rounded to the nearest $1,000. List the individuals/organizations 
with whom consortium or contractual arrangements have been made, the 
percent effort of all personnel, and the role on the project. 
Indicate whether the collaborating institution is foreign or 
domestic. The total cost for a consortium/contractual arrangement is 
included in the overall requested modular direct cost amount.  
Include the Letter of Intent to establish a consortium.

o Provide an additional narrative budget justification for any 
variation in the number of modules requested.

BIOGRAPHICAL SKETCH - The Biographical Sketch provides information used 
by reviewers in the assessment of each individual's qualifications for a 
specific role in the proposed project, as well as to evaluate the 
overall qualifications of the research team. A biographical sketch is 
required for all key personnel, following the instructions below. No 
more than three pages may be used for each person. A sample biographical 
sketch may be viewed at:

- Complete the educational block at the top of the form page;
- List position(s) and any honors;
- Provide information, including overall goals and responsibilities, on 
research projects ongoing or completed during the last three years.
- List selected peer-reviewed publications, with full citations;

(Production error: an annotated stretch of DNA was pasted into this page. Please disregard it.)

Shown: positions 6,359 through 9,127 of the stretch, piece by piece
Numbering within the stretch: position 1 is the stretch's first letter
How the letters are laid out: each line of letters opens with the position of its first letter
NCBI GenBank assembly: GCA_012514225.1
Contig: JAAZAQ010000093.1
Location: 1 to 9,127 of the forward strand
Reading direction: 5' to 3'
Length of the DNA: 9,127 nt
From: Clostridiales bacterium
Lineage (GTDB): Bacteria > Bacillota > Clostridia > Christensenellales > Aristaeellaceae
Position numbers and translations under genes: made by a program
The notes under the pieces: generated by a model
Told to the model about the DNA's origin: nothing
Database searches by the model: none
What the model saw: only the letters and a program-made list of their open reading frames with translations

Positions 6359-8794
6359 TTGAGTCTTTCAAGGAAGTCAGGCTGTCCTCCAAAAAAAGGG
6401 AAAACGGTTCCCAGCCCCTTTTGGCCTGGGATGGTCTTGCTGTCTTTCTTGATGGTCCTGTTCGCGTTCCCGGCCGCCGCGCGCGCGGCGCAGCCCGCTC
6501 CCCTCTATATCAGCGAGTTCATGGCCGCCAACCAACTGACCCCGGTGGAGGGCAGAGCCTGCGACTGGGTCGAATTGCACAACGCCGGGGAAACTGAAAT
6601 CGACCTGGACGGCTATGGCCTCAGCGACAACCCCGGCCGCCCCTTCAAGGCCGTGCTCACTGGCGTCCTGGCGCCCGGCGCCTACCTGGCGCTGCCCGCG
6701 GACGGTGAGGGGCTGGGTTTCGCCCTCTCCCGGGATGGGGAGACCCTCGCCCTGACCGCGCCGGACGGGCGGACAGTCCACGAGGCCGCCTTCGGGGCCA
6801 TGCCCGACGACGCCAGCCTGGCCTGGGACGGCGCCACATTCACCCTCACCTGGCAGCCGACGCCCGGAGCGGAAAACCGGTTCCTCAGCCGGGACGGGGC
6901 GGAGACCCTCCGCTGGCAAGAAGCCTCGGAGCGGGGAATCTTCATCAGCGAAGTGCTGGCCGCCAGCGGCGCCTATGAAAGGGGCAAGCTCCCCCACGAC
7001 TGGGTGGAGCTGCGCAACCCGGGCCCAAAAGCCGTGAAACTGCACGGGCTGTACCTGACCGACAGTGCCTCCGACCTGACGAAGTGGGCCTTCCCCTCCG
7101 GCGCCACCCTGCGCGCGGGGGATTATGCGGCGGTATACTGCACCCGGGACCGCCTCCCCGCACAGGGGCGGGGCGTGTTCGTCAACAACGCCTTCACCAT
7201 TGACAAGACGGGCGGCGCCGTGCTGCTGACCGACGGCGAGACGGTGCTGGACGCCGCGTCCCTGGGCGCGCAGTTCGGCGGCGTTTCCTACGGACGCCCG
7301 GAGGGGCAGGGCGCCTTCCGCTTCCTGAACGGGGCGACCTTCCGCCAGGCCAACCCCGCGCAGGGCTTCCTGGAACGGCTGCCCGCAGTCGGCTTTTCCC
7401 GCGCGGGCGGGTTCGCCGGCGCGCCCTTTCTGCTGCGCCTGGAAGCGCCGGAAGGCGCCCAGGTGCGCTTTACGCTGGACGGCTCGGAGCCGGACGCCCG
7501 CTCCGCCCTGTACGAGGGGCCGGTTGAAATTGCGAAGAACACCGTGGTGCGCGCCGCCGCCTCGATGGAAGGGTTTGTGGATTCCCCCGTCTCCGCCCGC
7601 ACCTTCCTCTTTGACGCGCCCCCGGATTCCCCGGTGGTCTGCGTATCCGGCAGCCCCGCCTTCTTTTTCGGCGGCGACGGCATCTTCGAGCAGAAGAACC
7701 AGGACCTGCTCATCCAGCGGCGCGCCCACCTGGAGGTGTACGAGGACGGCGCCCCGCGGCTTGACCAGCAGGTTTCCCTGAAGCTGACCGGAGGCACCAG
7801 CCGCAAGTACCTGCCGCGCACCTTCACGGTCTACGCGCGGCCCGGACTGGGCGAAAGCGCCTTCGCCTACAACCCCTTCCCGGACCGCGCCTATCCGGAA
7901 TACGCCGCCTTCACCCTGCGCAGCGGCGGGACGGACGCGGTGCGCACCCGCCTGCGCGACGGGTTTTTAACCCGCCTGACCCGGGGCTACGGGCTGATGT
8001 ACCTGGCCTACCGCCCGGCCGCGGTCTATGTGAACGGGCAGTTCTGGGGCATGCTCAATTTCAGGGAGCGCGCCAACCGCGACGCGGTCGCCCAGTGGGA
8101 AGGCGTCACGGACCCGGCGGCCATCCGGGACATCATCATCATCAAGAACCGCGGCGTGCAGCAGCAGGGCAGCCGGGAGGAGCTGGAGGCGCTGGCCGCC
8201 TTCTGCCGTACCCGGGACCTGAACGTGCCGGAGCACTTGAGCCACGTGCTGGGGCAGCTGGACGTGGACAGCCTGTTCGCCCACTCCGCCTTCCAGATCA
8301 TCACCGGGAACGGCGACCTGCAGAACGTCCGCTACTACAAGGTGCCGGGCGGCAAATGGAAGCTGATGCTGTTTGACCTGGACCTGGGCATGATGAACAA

o CHECKLIST - This page should be completed and submitted with the 
application. If the F&A rate agreement has been established, indicate 
the type of agreement and the date. All appropriate exclusions must 
be applied in the calculation of the F&A costs for the initial budget 
period and all future budget years.

o The applicant should provide the name and phone number of the 
individual to contact concerning fiscal and administrative issues if 
additional information is necessary following the initial review.


Upon receipt, the NIH Center for Scientific Review (CSR) will review 
applications for completeness. An appropriate peer review group convened 
in accordance with NIH peer review procedures will evaluate applications 
that are complete for scientific and technical merit.  As part of the 
merit review, all applications will receive a written critique, and 
undergo a process in which only those applications deemed to have the 
highest scientific merit would be discussed, assigned a priority score, 
and receive a second level review by an appropriate advisory council.  


The goals of NIH-supported research are to advance our understanding of 
biological systems, improve the control of disease, and enhance health.  
In the written comments, reviewers will be asked to discuss the 
following of the application in order to judge the likelihood that the 
proposed of these criteria will be addressed and considered in assigning 
the overall score, weighting them as appropriate for each application.  
Note that the application does not need to be strong in all categories 
to be judged likely to have major scientific impact and thus deserve a 
high priority score.  For example, an investigator may propose to carry 
out important work that by its nature is not innovative but is essential 
to move a field forward.

Significance. If the aims of the application are achieved, how will 
scientific knowledge be advanced?  What will be the effect of these 
studies on the concepts or methods that drive this field?  

Approach.  Are the conceptual framework, design and methods adequately 
developed, well integrated, and appropriate to the aims of the project?